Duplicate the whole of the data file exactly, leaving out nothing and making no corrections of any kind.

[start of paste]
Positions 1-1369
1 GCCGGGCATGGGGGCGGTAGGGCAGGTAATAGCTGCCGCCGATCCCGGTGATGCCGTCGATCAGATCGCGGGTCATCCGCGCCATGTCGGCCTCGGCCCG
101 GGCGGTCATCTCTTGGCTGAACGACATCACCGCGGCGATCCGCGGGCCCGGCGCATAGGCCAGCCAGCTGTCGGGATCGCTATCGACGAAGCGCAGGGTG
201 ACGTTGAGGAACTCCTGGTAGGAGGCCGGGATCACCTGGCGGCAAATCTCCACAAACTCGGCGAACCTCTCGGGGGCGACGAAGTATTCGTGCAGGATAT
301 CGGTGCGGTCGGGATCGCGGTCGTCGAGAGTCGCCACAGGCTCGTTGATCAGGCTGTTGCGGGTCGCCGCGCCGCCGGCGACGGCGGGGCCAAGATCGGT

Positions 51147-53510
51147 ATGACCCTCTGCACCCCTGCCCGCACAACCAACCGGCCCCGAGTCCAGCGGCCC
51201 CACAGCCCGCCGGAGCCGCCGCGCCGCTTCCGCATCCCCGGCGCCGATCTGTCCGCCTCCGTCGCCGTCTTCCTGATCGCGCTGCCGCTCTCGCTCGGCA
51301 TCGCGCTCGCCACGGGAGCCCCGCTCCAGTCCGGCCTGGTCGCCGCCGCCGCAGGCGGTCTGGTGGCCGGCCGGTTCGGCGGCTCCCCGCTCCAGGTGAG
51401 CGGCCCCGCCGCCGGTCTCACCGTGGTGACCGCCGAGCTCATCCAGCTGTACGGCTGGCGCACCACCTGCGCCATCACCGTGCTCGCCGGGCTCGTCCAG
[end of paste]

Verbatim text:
Positions 1-1369
1 GCCGGGCATGGGGGCGGTAGGGCAGGTAATAGCTGCCGCCGATCCCGGTGATGCCGTCGATCAGATCGCGGGTCATCCGCGCCATGTCGGCCTCGGCCCG
101 GGCGGTCATCTCTTGGCTGAACGACATCACCGCGGCGATCCGCGGGCCCGGCGCATAGGCCAGCCAGCTGTCGGGATCGCTATCGACGAAGCGCAGGGTG
201 ACGTTGAGGAACTCCTGGTAGGAGGCCGGGATCACCTGGCGGCAAATCTCCACAAACTCGGCGAACCTCTCGGGGGCGACGAAGTATTCGTGCAGGATAT
301 CGGTGCGGTCGGGATCGCGGTCGTCGAGAGTCGCCACAGGCTCGTTGATCAGGCTGTTGCGGGTCGCCGCGCCGCCGGCGACGGCGGGGCCAAGATCGGT

Positions 51147-53510
51147 ATGACCCTCTGCACCCCTGCCCGCACAACCAACCGGCCCCGAGTCCAGCGGCCC
51201 CACAGCCCGCCGGAGCCGCCGCGCCGCTTCCGCATCCCCGGCGCCGATCTGTCCGCCTCCGTCGCCGTCTTCCTGATCGCGCTGCCGCTCTCGCTCGGCA
51301 TCGCGCTCGCCACGGGAGCCCCGCTCCAGTCCGGCCTGGTCGCCGCCGCCGCAGGCGGTCTGGTGGCCGGCCGGTTCGGCGGCTCCCCGCTCCAGGTGAG
51401 CGGCCCCGCCGCCGGTCTCACCGTGGTGACCGCCGAGCTCATCCAGCTGTACGGCTGGCGCACCACCTGCGCCATCACCGTGCTCGCCGGGCTCGTCCAG